The nineteenth[-century] colonization of the local premodern world of rural Maine by the powers and institutions of modernity was both literal and figurative: corporate industrial development and expanding communication and transportation systems were by the latter 1800s making incursions into rural territory – a form of creeping economic imperialism; but the domination was as well of the mind. An ideological colonization also occurred during this period through the growing imposition of normative standards in language, behavior, and culture by Enlightenment disciplines, such as science, pseudo-science, and social science. While numerous theorists have recognized that regional and local-color literature in the U. S. must be understood in terms of the post-Civil War effort at national unification (Louis Renza's work is especially perceptive in this regard), most critics in the fields of American Literature/American Studies have failed to locate the local-versus-national dialectic within this larger global transformation – the transition from premodern to the modern.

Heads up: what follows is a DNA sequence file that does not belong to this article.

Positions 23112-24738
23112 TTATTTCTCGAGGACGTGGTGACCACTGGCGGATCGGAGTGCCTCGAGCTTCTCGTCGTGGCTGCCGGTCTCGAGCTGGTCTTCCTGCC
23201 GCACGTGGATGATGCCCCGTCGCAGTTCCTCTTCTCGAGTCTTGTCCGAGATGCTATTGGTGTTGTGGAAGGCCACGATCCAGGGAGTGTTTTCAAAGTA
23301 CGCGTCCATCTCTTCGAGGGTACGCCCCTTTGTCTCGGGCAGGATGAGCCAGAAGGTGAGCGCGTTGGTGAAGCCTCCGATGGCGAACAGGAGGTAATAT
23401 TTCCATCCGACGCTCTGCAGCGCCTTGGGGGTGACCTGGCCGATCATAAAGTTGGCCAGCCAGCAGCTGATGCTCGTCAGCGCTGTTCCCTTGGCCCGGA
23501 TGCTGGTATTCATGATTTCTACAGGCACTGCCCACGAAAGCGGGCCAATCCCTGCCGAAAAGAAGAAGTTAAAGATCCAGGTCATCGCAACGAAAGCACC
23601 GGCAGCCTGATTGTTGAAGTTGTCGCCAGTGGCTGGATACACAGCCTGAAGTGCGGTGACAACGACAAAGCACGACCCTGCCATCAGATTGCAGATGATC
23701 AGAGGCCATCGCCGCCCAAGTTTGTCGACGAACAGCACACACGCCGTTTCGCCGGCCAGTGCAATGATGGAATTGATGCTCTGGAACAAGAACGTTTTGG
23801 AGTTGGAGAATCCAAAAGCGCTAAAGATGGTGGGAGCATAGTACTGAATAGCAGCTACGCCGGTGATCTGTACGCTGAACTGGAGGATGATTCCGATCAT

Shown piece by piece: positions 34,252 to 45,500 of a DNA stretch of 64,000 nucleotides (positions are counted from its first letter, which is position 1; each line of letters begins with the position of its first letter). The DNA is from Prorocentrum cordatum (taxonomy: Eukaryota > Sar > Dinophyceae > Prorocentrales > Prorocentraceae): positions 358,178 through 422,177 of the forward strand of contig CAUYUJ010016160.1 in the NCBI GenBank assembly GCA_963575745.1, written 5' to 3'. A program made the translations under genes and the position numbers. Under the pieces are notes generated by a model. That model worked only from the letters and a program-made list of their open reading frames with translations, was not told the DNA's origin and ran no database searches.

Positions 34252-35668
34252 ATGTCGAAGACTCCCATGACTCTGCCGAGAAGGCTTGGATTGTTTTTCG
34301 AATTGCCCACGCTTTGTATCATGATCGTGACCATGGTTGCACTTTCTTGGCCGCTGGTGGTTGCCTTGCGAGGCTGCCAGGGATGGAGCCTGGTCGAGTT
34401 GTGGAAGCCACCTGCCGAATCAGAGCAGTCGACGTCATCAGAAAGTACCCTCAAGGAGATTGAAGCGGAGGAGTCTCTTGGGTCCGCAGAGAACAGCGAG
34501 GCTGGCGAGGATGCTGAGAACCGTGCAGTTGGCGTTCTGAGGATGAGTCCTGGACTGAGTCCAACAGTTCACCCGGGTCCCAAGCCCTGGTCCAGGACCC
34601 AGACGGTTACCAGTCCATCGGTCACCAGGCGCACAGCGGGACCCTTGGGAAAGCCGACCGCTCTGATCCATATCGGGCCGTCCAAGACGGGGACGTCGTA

Sarah Orne Jewett's work reflects the author's complex negotiation between the colonized territory to which she belonged – that was home to her but from which she was in a sense exiled – and the increasingly hegemonic world of modernity to which she was in some ways attracted but by which in many ways repulsed. Her work engaged in this dialectic on several fronts. First and most obvious is her articulation of the regional voices and idioms that are threatened with erasure by the nationalizing project of federalism. Second, in several works she establishes the claims of the sociologically deviant as against the imposition of pseudo-scientific norms of behavior; in a few of these works this takes the form of a resistance to modern medicine. Finally, and perhaps most importantly, Jewett voices a refusal to accommodate to capitalist development, especially of the natural world. In this she was manifestly a proto-ecologist.